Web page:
Jersey's speeding hotspots revealed in new data

- Advertisement -

SPEEDING hotspots across the Island have been revealed, with Victoria Avenue among the worst.

Data from a freedom of information request has shown that more than 60 instances of speeding were recorded on the Island’s busiest road between April 2022 and the same month this year.

The highest speed – 70mph – was recorded shortly after 6am on 28 February. The limit is 40mph.

Paul Davies, a St Helier Centenier, said that the morning, when people were travelling to work, was a common time for speeding on the Avenue.

He encouraged Islanders to ‘slow down’, saying: ‘Give yourself plenty of time. In an island nine miles by five it doesn’t take very long to get to where you are going to.’

Several speeding incidents were also recorded on Les Ruisseaux at Grands Vaux – which has a 15mph limit.

Mr Davies said the issue was Island-wide, adding that speeding near the Airport was more frequent owing to Islanders ‘not going early enough’ to catch their flight.

St Peter Chef de Police Joao Camara said that the honorary police were ‘proactively’ dealing with speeding.

‘It is not as prevalent,’ he said. ‘We used to see lots of boy racers, but that has definitely curtailed. On the Five Mile Road they go from La Pulente to St Ouen – they would hurtle down there.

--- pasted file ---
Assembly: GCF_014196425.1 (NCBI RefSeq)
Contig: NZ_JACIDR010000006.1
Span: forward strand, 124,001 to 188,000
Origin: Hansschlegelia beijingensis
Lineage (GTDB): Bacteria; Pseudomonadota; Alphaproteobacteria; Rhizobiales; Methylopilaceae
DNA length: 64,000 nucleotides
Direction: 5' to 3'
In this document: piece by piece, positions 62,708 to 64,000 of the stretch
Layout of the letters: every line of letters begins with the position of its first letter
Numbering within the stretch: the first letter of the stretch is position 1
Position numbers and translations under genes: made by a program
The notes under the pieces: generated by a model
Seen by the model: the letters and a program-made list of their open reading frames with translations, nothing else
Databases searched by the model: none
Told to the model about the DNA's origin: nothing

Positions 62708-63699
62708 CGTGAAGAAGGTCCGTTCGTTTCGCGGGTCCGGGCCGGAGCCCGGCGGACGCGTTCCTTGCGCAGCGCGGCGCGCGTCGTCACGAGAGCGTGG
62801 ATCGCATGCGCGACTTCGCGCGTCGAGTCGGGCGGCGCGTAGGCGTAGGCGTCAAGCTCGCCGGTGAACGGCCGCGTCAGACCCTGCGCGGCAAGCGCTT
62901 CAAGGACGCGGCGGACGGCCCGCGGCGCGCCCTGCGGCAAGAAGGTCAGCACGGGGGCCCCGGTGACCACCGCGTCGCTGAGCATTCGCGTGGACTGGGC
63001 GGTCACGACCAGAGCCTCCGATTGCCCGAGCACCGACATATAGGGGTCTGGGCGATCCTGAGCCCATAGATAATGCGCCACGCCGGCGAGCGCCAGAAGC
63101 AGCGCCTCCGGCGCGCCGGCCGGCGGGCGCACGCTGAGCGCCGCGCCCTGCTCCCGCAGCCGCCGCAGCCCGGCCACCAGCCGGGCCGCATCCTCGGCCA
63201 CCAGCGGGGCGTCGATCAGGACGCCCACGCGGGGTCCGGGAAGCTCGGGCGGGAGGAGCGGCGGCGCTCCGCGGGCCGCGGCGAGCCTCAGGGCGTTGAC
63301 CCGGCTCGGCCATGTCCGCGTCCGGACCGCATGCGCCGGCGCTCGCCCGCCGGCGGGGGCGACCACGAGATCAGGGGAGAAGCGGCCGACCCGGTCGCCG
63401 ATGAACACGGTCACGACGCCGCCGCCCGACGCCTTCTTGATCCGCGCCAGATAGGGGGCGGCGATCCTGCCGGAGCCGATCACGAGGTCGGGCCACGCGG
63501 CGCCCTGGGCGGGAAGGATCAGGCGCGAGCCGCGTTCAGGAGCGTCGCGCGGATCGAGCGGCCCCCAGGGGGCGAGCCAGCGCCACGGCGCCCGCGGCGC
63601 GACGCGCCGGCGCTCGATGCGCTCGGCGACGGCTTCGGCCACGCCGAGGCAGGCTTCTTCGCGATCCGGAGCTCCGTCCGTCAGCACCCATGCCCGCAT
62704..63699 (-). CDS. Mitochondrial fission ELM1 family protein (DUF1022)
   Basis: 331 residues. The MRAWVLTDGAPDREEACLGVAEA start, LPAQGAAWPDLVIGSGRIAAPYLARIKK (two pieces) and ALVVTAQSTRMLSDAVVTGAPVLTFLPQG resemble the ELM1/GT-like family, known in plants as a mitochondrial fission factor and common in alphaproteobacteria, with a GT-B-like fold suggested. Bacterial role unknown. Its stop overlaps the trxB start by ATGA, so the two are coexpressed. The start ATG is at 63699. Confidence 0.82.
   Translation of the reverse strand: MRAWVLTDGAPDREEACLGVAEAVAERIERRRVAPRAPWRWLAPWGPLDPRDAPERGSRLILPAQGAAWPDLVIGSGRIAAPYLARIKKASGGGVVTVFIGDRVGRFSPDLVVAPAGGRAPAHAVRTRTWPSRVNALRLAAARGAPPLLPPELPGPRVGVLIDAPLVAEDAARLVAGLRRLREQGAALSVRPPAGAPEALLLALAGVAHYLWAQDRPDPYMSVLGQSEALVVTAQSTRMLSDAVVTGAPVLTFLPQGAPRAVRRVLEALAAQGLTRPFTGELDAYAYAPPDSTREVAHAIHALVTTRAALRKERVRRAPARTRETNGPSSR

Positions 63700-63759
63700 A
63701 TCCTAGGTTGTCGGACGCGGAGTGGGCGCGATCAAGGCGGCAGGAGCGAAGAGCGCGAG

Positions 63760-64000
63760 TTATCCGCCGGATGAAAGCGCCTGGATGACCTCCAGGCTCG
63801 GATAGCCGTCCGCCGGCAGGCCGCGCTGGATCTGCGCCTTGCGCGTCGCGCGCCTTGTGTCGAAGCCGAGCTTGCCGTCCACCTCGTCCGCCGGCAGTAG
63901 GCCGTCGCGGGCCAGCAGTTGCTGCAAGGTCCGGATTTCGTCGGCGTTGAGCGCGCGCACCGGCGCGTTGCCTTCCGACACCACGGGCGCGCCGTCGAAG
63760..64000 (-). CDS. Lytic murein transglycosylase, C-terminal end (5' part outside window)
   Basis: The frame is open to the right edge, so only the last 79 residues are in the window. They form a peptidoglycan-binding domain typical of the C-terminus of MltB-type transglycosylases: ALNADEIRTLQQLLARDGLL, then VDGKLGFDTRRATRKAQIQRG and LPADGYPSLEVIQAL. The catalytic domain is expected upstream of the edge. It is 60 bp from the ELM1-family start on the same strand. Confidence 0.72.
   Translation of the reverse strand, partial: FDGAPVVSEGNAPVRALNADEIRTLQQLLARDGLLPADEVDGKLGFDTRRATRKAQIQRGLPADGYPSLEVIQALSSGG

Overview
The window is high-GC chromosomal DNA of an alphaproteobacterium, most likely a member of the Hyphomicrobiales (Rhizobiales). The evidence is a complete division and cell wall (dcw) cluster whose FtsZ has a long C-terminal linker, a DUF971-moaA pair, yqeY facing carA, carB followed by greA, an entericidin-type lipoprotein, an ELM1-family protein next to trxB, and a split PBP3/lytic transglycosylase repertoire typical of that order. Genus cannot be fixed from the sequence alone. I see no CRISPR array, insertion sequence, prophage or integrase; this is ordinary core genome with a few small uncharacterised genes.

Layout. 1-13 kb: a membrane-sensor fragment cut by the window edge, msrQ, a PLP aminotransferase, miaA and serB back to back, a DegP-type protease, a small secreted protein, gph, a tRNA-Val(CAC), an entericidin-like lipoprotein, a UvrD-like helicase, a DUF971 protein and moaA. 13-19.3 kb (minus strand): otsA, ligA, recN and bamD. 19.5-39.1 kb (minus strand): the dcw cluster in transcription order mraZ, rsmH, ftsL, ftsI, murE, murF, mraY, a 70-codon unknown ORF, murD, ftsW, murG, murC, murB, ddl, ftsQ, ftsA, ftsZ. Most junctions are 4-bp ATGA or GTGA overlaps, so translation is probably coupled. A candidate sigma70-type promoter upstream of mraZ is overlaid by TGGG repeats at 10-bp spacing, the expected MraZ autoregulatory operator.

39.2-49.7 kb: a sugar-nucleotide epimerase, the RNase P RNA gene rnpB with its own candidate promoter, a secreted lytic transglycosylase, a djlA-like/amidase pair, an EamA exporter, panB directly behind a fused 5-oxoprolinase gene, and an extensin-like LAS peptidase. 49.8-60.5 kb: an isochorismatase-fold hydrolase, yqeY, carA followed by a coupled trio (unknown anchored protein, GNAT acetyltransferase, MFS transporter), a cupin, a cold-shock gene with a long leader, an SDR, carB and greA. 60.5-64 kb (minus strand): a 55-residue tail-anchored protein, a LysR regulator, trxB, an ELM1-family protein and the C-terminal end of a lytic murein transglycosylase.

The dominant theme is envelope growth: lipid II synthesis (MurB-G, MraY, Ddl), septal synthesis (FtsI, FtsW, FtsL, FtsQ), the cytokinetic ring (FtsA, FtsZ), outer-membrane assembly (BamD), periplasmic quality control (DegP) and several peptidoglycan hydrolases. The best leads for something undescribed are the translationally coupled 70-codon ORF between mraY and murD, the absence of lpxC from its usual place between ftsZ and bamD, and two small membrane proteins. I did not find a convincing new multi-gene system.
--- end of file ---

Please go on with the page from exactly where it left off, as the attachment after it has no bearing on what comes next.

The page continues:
‘We are going out a lot more. We are proactively going out at different times and we catch people.’

Mr Camara added that officers were aiming to catch Islanders who were doing ‘excessively dangerous speeds’.

Roads policing lead Inspector Callum O’Connor said that the States police used ‘various methods’ to focus on hot-spot speeding areas, including online reporting, intelligence, Crimestoppers and feedback from communities.

He said: ‘This information is used to identify areas and specific roads that will become “hot spots” for officers to focus their attention on, with the aim of increasing safety and reducing offending.’

Insp O’Connor added that they were in the process of recruiting a road safety officer and a road safety co-ordinator.

‘These posts will see a step change in how we, as an island, look at speed awareness and education.

‘The police will be a key part in this and look forward to working with the other partner agencies to increase the safety of our Island’s roads,’ he said.

‘We are continually looking at new methods and how other jurisdictions manage this issue and we are open to new ways of tackling speeding as well as using some of the proven methods already in place.’

- Advertisement -
- Advertisement -
- Advertisement -

Latest Stories

- Advertisement -

UK News

- Advertisement -
- Advertisement -

Read the latest free supplements

Read the Town Crier, Le Rocher and a whole host of other subjects like mortgage advice, business, cycling, travel and property.